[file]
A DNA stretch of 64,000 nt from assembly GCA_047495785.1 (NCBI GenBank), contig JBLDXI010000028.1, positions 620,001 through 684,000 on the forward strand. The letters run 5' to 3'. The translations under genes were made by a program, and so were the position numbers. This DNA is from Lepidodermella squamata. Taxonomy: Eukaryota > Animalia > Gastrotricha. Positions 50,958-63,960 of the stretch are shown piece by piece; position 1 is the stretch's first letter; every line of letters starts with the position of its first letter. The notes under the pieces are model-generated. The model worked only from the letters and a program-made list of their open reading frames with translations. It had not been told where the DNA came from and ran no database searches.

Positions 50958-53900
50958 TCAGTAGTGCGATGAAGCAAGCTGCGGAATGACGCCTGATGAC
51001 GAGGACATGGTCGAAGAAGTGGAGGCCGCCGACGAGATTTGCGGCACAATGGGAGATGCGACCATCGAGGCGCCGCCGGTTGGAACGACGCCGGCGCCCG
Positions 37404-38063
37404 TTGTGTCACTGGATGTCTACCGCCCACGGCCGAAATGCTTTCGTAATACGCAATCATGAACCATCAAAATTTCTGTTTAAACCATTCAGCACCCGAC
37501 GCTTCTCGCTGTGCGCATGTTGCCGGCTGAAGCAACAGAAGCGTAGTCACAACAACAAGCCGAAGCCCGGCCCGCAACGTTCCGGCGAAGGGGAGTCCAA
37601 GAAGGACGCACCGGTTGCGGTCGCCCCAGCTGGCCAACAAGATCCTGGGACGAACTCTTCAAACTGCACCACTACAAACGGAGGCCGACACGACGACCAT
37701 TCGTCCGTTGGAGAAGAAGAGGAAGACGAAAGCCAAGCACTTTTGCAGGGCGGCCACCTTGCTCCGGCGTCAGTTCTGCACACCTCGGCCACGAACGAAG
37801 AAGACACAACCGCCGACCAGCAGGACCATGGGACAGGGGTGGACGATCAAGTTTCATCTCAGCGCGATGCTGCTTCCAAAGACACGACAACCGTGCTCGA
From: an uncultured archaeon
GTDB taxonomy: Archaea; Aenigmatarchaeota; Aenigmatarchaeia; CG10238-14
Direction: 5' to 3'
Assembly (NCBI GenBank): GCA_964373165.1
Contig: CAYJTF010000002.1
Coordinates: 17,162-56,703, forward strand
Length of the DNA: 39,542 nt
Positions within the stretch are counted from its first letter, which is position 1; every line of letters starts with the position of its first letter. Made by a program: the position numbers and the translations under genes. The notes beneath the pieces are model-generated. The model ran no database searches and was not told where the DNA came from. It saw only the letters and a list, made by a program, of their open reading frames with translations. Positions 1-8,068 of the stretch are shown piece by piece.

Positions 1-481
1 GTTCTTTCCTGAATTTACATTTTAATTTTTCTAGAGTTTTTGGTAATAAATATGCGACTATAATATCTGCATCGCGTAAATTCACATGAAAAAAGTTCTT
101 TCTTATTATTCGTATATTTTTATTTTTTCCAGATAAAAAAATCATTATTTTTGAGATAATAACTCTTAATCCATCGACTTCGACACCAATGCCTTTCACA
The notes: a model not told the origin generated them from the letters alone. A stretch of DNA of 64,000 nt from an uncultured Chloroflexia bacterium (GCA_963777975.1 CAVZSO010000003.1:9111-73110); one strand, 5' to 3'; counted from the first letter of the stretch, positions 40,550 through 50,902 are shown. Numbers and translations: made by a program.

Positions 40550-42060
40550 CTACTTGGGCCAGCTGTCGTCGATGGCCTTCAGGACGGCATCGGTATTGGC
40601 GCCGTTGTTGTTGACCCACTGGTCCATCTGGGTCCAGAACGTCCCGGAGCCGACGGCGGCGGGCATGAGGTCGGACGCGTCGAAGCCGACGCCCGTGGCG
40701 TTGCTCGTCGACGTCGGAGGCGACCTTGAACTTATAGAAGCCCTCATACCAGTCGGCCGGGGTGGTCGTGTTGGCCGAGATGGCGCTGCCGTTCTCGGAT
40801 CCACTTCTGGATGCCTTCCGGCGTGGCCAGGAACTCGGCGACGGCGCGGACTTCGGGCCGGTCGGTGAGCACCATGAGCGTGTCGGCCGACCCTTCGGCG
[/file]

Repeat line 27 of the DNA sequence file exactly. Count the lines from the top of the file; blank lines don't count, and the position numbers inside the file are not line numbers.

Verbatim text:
40801 CCACTTCTGGATGCCTTCCGGCGTGGCCAGGAACTCGGCGACGGCGCGGACTTCGGGCCGGTCGGTGAGCACCATGAGCGTGTCGGCCGACCCTTCGGCG